Nat Turner – The Would Be Hero
Styron received plenty of heat for his novel on the cryptic phantom of the black Spartacus, Nat Turner.
I advise the reader to pick up the 25th Anniversary Edition where Styron expresses his sentiments on the backlash the book received from disenfranchised black groups who had made a god of Turner whereas Styron had made him a man, who as expected, struggled with rage, lust, and the other mundane things a man of that era might have struggled with. Styron adds almost fifty pages on his understanding of the critique, the analytical part yes, but admits a resolute head-scratching at the mindless distaste for his work from people who never read it.
I had not known that Styron had hosted James Baldwin at his home and even received advice and blessings from Baldwin to venture into this first-person narrative of Nat Turner’s life.
Styron admits the liberty he took in recreating the antebellum world so we could understand the multifaceted grievances Turner might have had against the slave trade.
In reality, we don’t need many reasons to understand why. Nat Turner and a group of seventeen slaves set off to kill fifty-five white people in the antebellum south. Their position in life was the only precursor necessary for their vengeance upon their slave masters.
It is, however, impossible to develop a most accurate understanding of Nat Turner’s life when his confession was undersigned by a white lawyer who had been appointed to him by a court that saw him as nothing more than ‘property gone rogue’ and property worthy of hanging, quartering, and burning.
Either way, it’s an expressive work of art and demonstrably true of the horrors of American history, which, retrospectively, was all deserving of Nat Turner’s insurrection.
Sadly, his bid for freedom is seen and described as an insurrection instead of a revolution. Why? You ask. It’s because Nat Turner failed. Unlike his predecessor George Washington, who fought with the same fervency and won, Nat has been relocated to the forgotten and dismissed recesses of American history where he remains a negro terrorist instead of the black Moses he was for his time.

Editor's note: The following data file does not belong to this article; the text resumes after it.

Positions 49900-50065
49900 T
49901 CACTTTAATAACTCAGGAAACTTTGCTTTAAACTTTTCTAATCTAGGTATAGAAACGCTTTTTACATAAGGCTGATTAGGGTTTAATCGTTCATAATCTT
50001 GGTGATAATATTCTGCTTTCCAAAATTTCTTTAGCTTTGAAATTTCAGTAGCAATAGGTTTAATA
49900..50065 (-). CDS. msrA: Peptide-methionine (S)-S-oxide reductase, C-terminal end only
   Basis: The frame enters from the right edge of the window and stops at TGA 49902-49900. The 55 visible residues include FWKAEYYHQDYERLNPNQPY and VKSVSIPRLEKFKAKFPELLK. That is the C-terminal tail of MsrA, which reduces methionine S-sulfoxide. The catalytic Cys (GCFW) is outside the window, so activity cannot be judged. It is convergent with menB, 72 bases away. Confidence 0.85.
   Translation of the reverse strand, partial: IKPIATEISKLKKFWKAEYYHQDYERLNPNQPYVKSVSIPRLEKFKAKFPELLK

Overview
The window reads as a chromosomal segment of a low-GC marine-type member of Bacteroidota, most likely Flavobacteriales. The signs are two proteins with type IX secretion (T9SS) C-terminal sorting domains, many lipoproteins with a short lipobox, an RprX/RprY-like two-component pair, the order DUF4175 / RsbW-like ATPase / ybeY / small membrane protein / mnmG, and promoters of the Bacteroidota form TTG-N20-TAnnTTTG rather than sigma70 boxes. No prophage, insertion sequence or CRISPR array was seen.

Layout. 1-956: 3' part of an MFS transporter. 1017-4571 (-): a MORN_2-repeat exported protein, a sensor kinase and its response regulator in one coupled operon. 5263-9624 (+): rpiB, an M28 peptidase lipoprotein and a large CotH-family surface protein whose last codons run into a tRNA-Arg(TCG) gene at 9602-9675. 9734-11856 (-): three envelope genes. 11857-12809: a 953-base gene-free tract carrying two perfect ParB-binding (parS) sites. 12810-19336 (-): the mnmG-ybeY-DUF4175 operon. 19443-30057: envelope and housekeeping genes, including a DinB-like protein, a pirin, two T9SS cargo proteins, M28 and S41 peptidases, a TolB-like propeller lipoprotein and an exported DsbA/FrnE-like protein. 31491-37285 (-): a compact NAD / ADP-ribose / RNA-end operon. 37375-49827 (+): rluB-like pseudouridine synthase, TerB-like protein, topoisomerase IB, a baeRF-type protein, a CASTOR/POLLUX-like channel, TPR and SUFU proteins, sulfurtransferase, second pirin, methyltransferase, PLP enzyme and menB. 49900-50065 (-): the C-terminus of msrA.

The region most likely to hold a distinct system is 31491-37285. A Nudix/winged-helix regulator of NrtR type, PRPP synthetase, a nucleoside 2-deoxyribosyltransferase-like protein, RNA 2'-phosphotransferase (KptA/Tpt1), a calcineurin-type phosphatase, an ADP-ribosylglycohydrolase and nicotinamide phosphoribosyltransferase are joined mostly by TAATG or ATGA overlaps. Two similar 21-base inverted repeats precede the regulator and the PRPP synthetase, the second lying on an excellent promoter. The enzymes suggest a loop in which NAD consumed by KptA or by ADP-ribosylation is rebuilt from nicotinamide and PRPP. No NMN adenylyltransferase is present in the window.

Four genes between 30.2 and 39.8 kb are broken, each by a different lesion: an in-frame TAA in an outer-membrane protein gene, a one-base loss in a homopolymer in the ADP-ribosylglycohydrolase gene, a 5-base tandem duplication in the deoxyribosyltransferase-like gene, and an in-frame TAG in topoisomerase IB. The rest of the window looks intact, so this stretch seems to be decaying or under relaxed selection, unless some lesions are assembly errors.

One cannot help but wonder… what if Nat Turner had succeeded?
Nat Turner’s original confession can be found and read in its entirety here. One must remember that Turner’s confession was transcribed and sealed by a white lawyer appointed to him by the court. We cannot rely on the accuracy of this confession because the court and his legal representative were, culturally, societally, and legally structured to work against him. We can only assume that some of what is undersigned and sealed about Turner’s undertaking are true, but how much, and exactly how accurate, we may never know. In 1831 a slave had little to no value other than the work he or she provided their masters and absolutely no rights or freedoms. We must, unfortunately, take T. R. Gray’s account down with us in history, hesitantly so, as it is the only account of this story recorded in history. We needn’t venture far to wonder why Turner’s insurrection was not as well recorded and disseminated through the Americas as was the stories and triumphs of George Washington. Some insurrections were acceptable while others were worthy of the highest levels of contempt and erasure. A military assault coordinated by negro slaves was the most horrifying news any slave owning and slavery favoring antebellum American could ever conceive of. Their worst nightmare came true in the enigmatic phantom of the black Spartacus, Nat Turner.